- How much time should be allowed to choose the panel and what happens if one party refuses to choose an arbitrator?
- How long to submit argument and to have a hearing if desired?
- What form should the hearing have? For example, will each side produce witnesses and give testimony or will the arbitrators investigate and ask questions of the parties?
- How should the parties make their cases?
- Should they submit written reports, exhibits, oral presentations, etc.?
- What rules of evidence, investigation, or procedure might be desired?
- Should the parties be allowed to talk independently to the panel? Should the panel be allowed to contact the parties independently?
- Should the party chosen arbitrators be advocates for the party that chose them with the third arbitrator as an Umpire or Judge between them or should they all be totally independent? Should the arbitrators know which side chose them?
- Should the parties be allowed to canvass the arbitrator before his or her selection to the panel for his sympathies with such party, his technically expertise in the disputed area or type of business, his curriculum vitae or other "background" questions?
- Should the parties limit legal remedy such as appealing or even vacating the decision based on misconduct or unfairness?
- Will the arbitration clause govern under an insolvency, conservatorship or receivership?
This is not intended to be an all inclusive list but rather to give you the flavor of the types of questions you should be asking yourselves and that the Arbitration Clause should answer. If you do not do this now it will be too late once a dispute arises. Rest assured that the odds are against getting the type of dispute resolution you want once a disagreement has occurred.
So what should you do - arbitrate or not arbitrate? Obviously, that is up to you and your ceder or reinsurer partner. Should you be rethinking the Arbitration Clauses currently contained in your treaties? You bet. But to answer the question:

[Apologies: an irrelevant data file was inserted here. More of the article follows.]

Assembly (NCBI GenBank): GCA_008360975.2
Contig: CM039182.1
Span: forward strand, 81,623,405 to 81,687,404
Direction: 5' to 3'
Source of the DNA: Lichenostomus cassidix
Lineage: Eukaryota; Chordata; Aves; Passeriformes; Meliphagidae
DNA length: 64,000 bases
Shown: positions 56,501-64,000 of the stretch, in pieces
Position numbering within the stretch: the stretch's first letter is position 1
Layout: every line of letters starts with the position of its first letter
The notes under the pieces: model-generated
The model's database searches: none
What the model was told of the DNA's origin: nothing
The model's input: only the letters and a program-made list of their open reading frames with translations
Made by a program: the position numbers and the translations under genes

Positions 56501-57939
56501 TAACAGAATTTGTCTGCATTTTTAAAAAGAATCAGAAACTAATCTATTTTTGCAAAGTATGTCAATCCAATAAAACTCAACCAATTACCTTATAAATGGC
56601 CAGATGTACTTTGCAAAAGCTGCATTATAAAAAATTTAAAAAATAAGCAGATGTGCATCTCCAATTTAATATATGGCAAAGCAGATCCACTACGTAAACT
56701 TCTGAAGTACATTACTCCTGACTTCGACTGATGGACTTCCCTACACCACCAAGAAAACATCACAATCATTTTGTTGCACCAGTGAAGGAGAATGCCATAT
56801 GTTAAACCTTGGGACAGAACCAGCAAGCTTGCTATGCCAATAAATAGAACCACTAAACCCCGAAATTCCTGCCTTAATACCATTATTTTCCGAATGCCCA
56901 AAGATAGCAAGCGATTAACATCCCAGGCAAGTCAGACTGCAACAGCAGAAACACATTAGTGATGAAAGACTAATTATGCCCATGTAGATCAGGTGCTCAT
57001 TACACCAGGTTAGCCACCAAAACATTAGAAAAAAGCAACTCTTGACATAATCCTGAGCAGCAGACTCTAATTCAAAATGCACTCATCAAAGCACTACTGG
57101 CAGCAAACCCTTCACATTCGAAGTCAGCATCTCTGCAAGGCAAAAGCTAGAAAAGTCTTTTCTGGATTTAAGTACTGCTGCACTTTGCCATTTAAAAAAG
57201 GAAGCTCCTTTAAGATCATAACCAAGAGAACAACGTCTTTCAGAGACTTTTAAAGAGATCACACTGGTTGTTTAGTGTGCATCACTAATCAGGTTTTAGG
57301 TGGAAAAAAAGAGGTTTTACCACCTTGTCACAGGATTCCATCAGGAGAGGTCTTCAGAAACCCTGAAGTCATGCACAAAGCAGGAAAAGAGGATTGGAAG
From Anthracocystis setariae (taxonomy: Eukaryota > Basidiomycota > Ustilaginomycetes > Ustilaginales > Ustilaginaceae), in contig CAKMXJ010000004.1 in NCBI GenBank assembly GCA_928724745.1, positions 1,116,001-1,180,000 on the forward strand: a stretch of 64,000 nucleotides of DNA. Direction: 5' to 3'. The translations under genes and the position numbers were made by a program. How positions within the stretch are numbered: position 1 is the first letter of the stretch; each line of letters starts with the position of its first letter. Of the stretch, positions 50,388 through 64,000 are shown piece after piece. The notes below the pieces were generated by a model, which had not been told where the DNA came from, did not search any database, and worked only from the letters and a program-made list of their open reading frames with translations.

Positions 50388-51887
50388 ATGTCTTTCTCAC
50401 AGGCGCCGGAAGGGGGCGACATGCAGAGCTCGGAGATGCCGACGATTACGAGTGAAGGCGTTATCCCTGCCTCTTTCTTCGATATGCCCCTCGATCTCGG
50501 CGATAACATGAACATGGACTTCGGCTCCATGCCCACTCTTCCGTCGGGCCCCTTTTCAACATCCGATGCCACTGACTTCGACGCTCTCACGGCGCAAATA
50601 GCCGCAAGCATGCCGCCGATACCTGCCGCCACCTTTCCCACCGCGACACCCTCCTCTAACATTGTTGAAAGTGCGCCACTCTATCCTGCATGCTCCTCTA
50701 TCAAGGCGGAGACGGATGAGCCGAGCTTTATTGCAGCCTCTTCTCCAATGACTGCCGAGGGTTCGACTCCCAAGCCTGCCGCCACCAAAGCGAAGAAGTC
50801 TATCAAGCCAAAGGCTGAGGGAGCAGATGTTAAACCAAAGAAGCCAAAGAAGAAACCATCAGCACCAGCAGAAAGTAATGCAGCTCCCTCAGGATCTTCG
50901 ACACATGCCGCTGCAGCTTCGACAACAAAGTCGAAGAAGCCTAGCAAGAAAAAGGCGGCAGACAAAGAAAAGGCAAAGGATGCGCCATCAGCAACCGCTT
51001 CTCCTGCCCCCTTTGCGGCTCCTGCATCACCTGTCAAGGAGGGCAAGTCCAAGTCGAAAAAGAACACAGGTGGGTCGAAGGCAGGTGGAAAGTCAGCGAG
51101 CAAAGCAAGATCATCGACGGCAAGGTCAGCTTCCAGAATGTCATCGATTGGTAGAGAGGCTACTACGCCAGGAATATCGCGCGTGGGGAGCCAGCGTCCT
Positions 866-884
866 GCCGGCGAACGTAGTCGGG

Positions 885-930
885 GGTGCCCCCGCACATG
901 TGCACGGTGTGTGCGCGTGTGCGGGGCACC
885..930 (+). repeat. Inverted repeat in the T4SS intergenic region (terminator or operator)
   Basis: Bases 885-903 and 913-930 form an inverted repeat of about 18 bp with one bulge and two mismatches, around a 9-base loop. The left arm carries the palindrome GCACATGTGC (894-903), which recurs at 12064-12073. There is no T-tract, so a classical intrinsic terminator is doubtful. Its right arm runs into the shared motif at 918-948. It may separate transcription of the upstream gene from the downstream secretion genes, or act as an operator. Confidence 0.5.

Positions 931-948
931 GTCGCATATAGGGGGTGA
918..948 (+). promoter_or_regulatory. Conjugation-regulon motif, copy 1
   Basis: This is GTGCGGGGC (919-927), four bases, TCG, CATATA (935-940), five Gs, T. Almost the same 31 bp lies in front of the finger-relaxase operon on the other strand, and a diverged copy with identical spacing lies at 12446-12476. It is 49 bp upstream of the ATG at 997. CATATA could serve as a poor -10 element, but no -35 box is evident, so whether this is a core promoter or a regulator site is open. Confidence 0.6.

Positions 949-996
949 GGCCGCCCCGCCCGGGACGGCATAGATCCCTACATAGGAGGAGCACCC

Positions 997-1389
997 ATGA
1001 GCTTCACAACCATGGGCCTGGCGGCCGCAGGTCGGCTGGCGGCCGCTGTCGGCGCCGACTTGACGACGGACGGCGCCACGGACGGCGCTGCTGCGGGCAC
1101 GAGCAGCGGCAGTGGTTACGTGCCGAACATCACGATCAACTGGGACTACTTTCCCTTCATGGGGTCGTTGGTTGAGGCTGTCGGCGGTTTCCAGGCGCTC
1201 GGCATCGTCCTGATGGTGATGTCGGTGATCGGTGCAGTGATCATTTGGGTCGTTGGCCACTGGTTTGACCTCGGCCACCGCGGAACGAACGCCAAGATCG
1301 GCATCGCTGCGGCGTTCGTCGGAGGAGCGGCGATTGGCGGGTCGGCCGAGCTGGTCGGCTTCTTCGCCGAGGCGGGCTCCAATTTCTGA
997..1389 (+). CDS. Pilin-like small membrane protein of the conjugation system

Would my cynicism be showing if I voted against arbitration? Look, I believe in the reinsurance tradition, maybe more than most, but once again for good or ill the camel has his nose under the tent. For centuries the reinsurance industry has resisted the attempts of the legal profession to gain any foothold in our business but the reality is they are here and they are here to stay. The insidious part of this is that unless you play by their rules when something bad happens you look awfully incautious not having sought prior counsel.
Therefore, I am forced, albeit kicking and screaming, into the twenty-first century and I guess we had better start looking at the vehicles by which we cede business as a contract and utilize standard contract dispute resolution procedures. In reading this you may get the impression that I am denigrating the judicial process and lawyers. I am not. Lawyers are not reinsurers, when presented with a set of facts they will fall back on their training. Therefore, if they will view a reinsurance treaty as a contract, they will view arbitration as a trial. This is natural and should be expected. You can't make a leopard change his spots. Traditionally, an attorney views the world as adversarial and therefore must prepare for the worst. This was not a healthy approach to reinsurance, or its resolution of disputes. But that was in an environment of shared interest and common goals. If the parties are going to behave as adversaries, in other words, each looking out solely for his or her own self interest then the agreements covering their relationship should be based on that heritage and dispute resolution based on its tradition, namely the Courts.
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